Blount County Court of Appeals 07/31/15
Arthur B. Roberts et al. v. Robert Bailey et al.
M2013-01950-SC-R11-CV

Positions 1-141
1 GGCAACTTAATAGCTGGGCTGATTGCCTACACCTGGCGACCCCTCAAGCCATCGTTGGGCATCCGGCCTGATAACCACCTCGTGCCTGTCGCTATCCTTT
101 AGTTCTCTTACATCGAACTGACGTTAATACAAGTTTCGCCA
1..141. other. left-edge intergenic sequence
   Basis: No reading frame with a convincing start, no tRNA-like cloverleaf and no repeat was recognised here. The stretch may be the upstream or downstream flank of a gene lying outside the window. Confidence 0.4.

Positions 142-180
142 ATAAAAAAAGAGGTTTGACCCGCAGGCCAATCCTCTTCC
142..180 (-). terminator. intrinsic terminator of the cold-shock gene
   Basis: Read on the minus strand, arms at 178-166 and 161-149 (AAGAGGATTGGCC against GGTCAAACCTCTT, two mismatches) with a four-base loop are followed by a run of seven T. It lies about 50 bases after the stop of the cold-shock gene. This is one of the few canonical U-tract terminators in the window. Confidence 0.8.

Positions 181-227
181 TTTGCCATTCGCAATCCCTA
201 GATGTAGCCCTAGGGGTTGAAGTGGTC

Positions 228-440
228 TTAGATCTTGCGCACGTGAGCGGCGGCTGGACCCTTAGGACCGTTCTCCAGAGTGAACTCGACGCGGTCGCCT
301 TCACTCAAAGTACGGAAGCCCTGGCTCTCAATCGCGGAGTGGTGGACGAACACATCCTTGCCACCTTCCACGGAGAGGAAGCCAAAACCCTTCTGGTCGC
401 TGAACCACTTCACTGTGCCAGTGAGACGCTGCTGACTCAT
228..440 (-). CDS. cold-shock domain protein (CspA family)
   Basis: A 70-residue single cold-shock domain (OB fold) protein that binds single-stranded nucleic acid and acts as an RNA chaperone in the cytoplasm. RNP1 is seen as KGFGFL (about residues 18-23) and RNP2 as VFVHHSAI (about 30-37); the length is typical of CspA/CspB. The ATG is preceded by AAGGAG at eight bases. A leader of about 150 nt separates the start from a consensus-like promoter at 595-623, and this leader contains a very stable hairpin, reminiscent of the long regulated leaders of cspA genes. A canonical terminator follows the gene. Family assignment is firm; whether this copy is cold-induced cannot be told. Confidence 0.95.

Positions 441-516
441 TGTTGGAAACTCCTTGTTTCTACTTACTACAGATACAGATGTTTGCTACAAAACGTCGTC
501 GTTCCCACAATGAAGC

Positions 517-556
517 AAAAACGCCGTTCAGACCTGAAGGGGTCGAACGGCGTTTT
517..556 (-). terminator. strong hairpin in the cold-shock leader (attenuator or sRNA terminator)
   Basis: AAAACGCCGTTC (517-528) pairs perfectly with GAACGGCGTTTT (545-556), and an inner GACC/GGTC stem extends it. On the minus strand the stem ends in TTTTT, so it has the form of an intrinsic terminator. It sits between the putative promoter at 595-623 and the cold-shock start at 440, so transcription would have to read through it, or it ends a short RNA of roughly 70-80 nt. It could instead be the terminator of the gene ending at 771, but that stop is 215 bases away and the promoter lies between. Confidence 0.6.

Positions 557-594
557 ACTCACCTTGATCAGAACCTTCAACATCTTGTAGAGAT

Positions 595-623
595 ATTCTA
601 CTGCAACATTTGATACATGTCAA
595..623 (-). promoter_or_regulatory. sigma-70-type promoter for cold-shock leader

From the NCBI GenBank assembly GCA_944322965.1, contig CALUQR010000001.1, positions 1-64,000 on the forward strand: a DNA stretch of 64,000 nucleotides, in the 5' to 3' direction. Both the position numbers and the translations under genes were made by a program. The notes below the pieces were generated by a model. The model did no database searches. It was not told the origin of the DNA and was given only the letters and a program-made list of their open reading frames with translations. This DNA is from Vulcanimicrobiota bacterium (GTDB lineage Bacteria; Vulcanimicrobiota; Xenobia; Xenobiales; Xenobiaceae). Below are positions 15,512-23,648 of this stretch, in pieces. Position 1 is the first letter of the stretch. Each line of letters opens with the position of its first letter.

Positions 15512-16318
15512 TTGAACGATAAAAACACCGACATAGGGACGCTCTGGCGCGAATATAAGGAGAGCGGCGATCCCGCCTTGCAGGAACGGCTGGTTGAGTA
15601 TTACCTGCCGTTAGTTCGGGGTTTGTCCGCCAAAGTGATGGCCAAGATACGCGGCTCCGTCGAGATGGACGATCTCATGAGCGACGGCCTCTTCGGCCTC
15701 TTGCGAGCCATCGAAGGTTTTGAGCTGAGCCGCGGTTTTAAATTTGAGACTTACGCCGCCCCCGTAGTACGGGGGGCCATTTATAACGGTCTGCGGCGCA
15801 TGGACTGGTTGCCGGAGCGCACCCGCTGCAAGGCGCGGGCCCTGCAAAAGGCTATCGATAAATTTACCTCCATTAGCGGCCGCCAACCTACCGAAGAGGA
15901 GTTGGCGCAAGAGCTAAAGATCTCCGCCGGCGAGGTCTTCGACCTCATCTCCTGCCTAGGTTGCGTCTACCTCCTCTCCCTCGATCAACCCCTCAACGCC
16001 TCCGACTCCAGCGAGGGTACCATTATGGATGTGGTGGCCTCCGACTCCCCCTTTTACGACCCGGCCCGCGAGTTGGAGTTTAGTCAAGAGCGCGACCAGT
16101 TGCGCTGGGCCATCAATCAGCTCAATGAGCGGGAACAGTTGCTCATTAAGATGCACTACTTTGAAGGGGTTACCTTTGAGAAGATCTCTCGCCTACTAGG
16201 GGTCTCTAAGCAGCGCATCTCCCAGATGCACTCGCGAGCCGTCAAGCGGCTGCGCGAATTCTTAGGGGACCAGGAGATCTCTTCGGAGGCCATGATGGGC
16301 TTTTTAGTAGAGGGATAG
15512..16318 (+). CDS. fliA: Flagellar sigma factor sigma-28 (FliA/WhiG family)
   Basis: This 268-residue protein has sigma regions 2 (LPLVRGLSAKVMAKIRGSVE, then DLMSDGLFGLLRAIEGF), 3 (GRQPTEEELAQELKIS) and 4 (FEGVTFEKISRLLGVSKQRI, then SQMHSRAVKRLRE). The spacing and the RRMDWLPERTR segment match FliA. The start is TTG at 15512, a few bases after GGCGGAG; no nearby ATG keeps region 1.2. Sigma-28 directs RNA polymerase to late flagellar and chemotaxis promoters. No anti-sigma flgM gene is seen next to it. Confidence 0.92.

The plaintiffs filed suit against the defendants to settle a boundary dispute. During the litigation, the defendants, who had for years enjoyed the continuous and exclusive possession of their lands, discovered that their ancestors, husband and wife, had acquired title during the “gap years” and, in consequence, had owned the lands as tenants in common rather than tenants by the entirety. The defendants, proceeding as third-party plaintiffs, filed a motion to quiet title against third-party defendants, also descendants of their ancestors, who each claimed an ownership interest in the disputed lands by inheritance. The trial court granted summary judgment in favor of the third-party defendants. The Court of Appeals affirmed. On remand, the defendants/third-party plaintiffs amended their complaint, seeking to establish title by prescription. The trial court again denied relief, and the Court of Appeals affirmed, holding that the third-party defendants‟ “undisputed ignorance” of their status as co-tenants in common with their relatives precluded a “presumptive ouster” and, therefore, prevented the defendants/third-party plaintiffs from taking title by prescription. Because the undisputed facts establish that each of the elements of title by prescription has been satisfied, the Court of Appeals is reversed and the original defendants are awarded title by prescription. This cause is remanded to the trial court for further proceedings consistent with this opinion.